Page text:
Tuesday, March 31, 2009

Existence Update

Our offices are alleged to have a telephone line (We called a 'phone co. & set up the service, we called the number, it was out of service, we called later, it rang & rang; we figure it's working now, & well before the promised 1630!!) & if the made in China/branded RCA™ phone jack we purchased at the 99.99 Cents Only Store® works (if the cloth-wrapped wires* coming out of the wall near the painted over modular jack to which we conected the new jack are the ones to the rat's nest of wires we assume to be somewhere in our new basement that somehow connect to Telco) we may have dial-up service when we are back in the palatial pad/office. Better than nothing. (But never better than DSL.)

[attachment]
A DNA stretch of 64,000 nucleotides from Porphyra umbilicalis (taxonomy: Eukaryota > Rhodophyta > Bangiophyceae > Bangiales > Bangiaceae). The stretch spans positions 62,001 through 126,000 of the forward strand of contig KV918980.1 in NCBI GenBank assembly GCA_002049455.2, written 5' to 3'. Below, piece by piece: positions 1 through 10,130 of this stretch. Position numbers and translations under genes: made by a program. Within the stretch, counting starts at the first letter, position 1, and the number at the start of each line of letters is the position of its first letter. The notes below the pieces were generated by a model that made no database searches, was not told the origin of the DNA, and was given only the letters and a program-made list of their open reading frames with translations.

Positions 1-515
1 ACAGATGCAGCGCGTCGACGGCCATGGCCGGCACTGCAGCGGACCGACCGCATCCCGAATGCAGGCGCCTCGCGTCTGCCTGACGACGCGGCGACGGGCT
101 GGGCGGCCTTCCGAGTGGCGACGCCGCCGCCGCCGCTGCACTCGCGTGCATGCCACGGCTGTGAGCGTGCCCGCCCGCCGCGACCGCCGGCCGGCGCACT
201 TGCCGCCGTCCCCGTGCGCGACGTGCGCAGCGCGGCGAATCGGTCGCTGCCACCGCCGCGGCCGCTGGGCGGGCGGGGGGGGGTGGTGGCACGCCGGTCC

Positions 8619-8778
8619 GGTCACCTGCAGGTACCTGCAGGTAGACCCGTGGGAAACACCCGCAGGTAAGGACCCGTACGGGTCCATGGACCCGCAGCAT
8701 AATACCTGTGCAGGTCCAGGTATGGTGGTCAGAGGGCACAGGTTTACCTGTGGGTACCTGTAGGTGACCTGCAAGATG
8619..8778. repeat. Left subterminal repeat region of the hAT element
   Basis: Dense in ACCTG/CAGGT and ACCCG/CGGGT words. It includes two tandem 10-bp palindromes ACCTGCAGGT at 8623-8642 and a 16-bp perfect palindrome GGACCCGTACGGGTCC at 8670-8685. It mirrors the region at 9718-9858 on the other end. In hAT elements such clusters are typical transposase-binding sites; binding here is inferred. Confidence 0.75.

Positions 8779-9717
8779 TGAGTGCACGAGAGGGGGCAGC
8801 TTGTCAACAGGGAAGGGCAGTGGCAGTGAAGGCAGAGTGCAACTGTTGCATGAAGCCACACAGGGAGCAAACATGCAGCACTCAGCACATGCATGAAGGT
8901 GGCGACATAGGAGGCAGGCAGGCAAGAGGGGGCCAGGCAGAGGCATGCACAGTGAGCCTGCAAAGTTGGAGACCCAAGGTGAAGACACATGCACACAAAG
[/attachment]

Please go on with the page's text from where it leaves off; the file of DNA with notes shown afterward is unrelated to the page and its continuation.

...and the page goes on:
Do not, however, expect an increase in publication around here before digital service has been fully restored.
*We kid you not. Imagine, the futuristic whatnot of whenever being whipped through cyberspace on a mere two copper wires installed in 1930 or so. (Probably earlier, being conservative there.)

Bad Day For The Brain Dead, Tolerable For Broadway